A Daily Walk With DietPower
Walking is the best exercise for weight loss. And the things you see!
I've been watching this fence fall into decrepitude since a night about ten years ago when I jumped over it to hide from a carload of drunken teenagers. The middle section was intact then, and I felt my feet brush the top as I sailed over. "My God," I thought. "A quarter-inch higher and I'd have broken my neck."
Although I live in a semi-rural neighborhood, Danbury is a town of about 80,000 with another 3 million within 30 miles. We're an hour from Manhattan. You never know who might be driving through—particularly at midnight, the hour when I used to walk.
In this case, the intruders were a posse of teens taunting me from the windows of a car with a bad muffler and New York plates. They had already passed me twice, and I heard the rumble approaching again. In those years I carried pepper spray but no gun. Instead of risking a face-off, I decided to run. I watched the car zoom by moments after I ducked behind the sugar maple at left, and that was the last I saw of it.
The land behind the fence, today steeped in fog and rain, was probably pasture when this fence was built. Notice how all the trees in the background appear to be of similar age? If you cut one down and counted the rings, you could probably pinpoint the year when the last horse or cow grazed here. My guess is about 1965.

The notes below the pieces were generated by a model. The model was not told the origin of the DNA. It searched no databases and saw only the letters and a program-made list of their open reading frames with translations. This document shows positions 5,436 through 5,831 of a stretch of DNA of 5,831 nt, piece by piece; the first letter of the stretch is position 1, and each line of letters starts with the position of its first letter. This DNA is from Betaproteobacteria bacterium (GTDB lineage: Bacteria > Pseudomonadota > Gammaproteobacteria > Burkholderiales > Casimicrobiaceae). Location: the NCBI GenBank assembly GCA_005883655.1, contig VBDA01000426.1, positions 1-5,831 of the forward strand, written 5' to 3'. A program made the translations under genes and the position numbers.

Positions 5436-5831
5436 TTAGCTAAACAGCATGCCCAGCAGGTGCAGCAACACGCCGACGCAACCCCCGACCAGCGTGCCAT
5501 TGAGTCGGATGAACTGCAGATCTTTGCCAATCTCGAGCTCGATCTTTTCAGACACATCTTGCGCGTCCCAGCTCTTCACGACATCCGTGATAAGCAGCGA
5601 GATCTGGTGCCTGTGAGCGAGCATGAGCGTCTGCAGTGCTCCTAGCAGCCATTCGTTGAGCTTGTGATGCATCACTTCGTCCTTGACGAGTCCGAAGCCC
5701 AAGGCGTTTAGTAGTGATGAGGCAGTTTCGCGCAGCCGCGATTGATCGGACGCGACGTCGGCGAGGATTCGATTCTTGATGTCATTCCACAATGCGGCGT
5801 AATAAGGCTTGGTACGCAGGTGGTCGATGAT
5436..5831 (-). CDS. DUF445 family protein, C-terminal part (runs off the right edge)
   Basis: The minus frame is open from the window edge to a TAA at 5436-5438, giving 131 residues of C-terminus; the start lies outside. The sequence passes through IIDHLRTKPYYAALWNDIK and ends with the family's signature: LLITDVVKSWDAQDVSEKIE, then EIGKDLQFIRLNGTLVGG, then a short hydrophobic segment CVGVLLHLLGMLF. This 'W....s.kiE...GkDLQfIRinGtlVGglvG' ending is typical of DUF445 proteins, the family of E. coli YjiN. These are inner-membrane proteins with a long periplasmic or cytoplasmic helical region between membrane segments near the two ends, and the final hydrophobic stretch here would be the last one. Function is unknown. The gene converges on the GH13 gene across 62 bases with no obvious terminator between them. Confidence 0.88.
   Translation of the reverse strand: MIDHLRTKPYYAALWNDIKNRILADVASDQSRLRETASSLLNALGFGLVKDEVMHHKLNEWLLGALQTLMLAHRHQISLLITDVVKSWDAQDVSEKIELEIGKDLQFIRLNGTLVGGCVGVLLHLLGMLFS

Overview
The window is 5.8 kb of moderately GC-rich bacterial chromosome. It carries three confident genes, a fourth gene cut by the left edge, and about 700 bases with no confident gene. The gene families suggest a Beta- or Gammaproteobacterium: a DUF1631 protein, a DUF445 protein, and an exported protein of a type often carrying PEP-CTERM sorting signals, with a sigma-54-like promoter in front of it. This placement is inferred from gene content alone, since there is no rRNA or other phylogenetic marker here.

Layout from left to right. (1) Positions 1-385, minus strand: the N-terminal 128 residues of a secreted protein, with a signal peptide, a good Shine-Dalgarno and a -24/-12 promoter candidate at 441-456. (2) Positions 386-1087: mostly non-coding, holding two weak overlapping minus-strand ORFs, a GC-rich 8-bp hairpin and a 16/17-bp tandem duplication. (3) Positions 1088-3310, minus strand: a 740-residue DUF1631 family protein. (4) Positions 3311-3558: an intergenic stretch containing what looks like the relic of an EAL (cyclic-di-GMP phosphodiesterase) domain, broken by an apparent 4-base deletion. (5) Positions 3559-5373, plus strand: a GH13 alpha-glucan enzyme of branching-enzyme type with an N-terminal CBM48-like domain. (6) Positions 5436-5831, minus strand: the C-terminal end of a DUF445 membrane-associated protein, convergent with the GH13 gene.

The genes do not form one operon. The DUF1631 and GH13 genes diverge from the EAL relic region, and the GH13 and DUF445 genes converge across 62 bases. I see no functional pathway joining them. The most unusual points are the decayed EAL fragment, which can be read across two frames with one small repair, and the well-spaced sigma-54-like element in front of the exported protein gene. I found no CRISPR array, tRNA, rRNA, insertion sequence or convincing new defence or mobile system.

Why does the fence stop at right? Because, except where they needed a passage for livestock or equipment, farmers in this region built their fences of stone. There was plenty of it: At the end of the last ice age, 21,000 years ago, retreating glaciers dropped millions of tons of rock that they had dredged out of Canada on their way south. Buried under the soil, the rocks rose a few millimeters every winter as the water that seeped under them froze and expanded—until one day they snagged the farmer's plow. Carted to the margins by a dozen generations of field hands, the rocks have built fences that in some places today are waist-high and wide as a wagon.
About this page: Precisely at noon each day, I step out of my office for a 3.5-mile walk around my Connecticut neighborhood. I carry a Panasonic Lumix DMC-TX5 pocket camera with a Leica 10x optical zoom lens. My object is to make an interesting photograph of at least one thing that is different that day. I post the results here, hoping they will inspire you and your friends to walk, too. —Terry Dunkle, DietPower founder and CEO.
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All My Yesterdays
Saturday, March 28: "You're Such a Delight"
Friday, March 27: Skunk Cabbage
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